By Jim Ellis — Tuesday, Jan. 10, 2023
Michigan: First Two Announce — The first two candidates came forward to announce their intention to run for what will now be an open Michigan US Senate seat in 2024. Former state Rep. Leslie Love (D) and attorney Jacquise Purifoy (D) both declared their candidacy yesterday. These are the first in what is expected to be a long list of contenders for both parties. Last week, Sen. Debbie Stabenow (D) announced that she will not seek a fifth term in 2024.
One person who will not likely be in the field is Secretary of State Jocelyn Benson (D), who indicated yesterday that she will continue to serve in her current position.Nebraska: Officially Vacant — Sen. Ben Sasse (R) has officially resigned his seat in order to assume his new duties as president of the University of Florida. This means new Gov. Jim Pillen (R) will now be able to name a replacement. Odds are strong that he will choose former Gov. Pete Ricketts (R). The announcement could come as early as today.
Once a replacement is chosen, the individual will then come before the voters in a special 2024 election, run concurrently with the general cycle, to fill the balance of the unexpired term. The seat next comes in-cycle for a full six-year term in 2026.
AZ-1: Rep. Schweikert Already Draws First Opponent — Veteran Rep. David Schweikert (R-Fountain Hills) had another close call in the 2022 election, winning a seventh term with just 50.4 percent of the vote in a newly configured district that the FiveThirtyEight data organization rates as R+7. His opponent was first-time candidate Devin Hodge (D), a communication consultant who may well run again.
Yesterday, however, orthodontist Andrew Horne (D) became Rep. Schweikert’s first 2024 challenger with his announcement of candidacy. We can again expect this race to be competitive in two years. A crowded Democratic field is expected to form.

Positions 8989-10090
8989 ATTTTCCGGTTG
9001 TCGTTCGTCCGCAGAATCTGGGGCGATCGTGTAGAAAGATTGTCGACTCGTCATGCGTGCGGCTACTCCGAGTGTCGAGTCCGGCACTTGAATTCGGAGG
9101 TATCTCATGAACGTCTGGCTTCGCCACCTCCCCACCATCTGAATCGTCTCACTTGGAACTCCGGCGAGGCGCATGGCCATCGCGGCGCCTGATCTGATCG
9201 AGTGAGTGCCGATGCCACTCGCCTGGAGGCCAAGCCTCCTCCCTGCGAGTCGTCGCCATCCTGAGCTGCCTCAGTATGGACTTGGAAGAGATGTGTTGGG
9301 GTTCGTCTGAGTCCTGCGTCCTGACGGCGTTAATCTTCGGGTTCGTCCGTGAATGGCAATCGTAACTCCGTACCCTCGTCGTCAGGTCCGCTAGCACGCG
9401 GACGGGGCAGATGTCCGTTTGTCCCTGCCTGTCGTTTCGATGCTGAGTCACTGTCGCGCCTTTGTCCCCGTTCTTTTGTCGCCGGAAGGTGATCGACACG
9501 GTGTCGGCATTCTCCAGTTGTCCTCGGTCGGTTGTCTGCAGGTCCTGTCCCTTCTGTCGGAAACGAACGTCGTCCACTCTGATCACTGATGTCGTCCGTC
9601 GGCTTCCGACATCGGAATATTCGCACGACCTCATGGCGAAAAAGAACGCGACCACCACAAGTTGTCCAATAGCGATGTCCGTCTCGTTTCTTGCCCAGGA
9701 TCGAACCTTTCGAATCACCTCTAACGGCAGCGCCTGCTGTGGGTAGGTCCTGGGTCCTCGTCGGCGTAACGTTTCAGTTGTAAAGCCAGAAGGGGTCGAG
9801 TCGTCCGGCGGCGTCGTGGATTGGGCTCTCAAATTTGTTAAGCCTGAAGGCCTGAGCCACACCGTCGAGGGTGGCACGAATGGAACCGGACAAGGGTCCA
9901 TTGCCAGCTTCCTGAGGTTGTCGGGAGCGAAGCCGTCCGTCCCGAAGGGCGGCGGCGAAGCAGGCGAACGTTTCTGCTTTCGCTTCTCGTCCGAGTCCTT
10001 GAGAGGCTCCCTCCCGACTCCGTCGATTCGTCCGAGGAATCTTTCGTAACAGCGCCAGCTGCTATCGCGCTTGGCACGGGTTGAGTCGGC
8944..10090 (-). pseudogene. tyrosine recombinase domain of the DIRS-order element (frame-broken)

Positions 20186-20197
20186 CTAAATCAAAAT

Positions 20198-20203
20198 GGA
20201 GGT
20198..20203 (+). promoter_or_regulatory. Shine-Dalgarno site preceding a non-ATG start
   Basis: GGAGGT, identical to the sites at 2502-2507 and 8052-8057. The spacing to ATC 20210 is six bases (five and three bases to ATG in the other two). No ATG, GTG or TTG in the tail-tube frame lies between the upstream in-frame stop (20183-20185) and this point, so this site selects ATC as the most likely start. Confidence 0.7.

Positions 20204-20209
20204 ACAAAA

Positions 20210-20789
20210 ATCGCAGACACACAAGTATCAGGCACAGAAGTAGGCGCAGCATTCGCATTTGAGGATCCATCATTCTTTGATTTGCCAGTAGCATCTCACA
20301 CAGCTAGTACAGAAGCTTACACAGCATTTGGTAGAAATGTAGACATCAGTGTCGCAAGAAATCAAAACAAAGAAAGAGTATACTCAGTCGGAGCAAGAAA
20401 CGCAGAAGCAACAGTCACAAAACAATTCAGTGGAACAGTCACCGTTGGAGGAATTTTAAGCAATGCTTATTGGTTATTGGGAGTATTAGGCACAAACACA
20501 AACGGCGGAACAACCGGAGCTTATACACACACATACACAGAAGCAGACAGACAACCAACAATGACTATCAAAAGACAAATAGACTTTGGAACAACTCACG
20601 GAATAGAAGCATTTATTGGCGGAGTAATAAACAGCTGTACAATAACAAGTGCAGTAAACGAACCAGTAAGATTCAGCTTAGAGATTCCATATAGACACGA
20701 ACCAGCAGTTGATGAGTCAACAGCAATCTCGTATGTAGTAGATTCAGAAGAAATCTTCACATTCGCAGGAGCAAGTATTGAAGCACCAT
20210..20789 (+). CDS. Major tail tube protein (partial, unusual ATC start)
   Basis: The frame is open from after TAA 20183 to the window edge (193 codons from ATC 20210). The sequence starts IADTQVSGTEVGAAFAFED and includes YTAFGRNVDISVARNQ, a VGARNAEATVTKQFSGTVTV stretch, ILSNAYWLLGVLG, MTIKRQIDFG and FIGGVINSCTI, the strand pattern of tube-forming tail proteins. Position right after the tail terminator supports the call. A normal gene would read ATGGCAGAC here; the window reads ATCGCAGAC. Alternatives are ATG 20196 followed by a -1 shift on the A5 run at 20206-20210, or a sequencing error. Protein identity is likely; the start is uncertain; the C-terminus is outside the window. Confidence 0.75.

Committee Chairs: Steering Committee Elects Three Newcomers — With the Speaker’s election now complete, the Republican Steering Committee met yesterday to finalize the remaining committee chairman posts. In a bit of a surprise, the committee, with Speaker Kevin McCarthy holding four votes and Majority Leader Steve Scalise (R-LA) having two, elected Rep. Jason Smith (R-MO) as chairman of the House Ways and Means Committee defeating favored Rep. Vern Buchanan (R-FL) and Rep. Adrian Smith (R-NE) in a contest that went to a second ballot.
In other contests, Rep. Mark Green (R-TN), a former military doctor, defeated Rep. Dan Crenshaw (R-TX) for the Homeland Security Committee post. Rep. Virginia Foxx (R-NC), as expected, was elected chair of the Education and the Workforce panel, and Texas Rep. Jodey Arrington (R-Lubbock) will be the new Budget Committee chairman. He defeated Reps. Buddy Carter (R-GA) and Lloyd Smucker (R-PA).
Louisiana: Lt. Gov. Shakes Up Field — In a surprising move, Louisiana Lt. Gov. Billy Nungesser (R) changed his mind about running for governor and instead yesterday announced his intention to seek re-election later this year. Before, Nungesser said he would run for governor if Sen. John Kennedy (R) didn’t. After Sen. Kennedy declined to enter the race, it was assumed that Nungesser would immediately jump and become one of the leading contenders. Several others were declaring for the lieutenant governor role with the understanding that the seat would be open.
With Nungesser’s decision to stay put, it appears that attorney general and former Congressman Jeff Landry (R), someone Nungesser described as “not a good person” when previous discussion arose about his intentions regarding the governor’s election, becomes the front runner to replace term-limited incumbent Gov. John Bel Edwards (D).
As a result of the Nungesser decision, state Treasurer John Schroder (R) then entered the governor’s race. The leading Democrat to date is Transportation Department Secretary Shawn Wilson. Candidate filing does not end until Aug. 10 for the Oct. 14 jungle primary, so the fluid contender field can still greatly change. If no candidate receives majority support in this first election, the top two finishers will runoff on Nov. 18.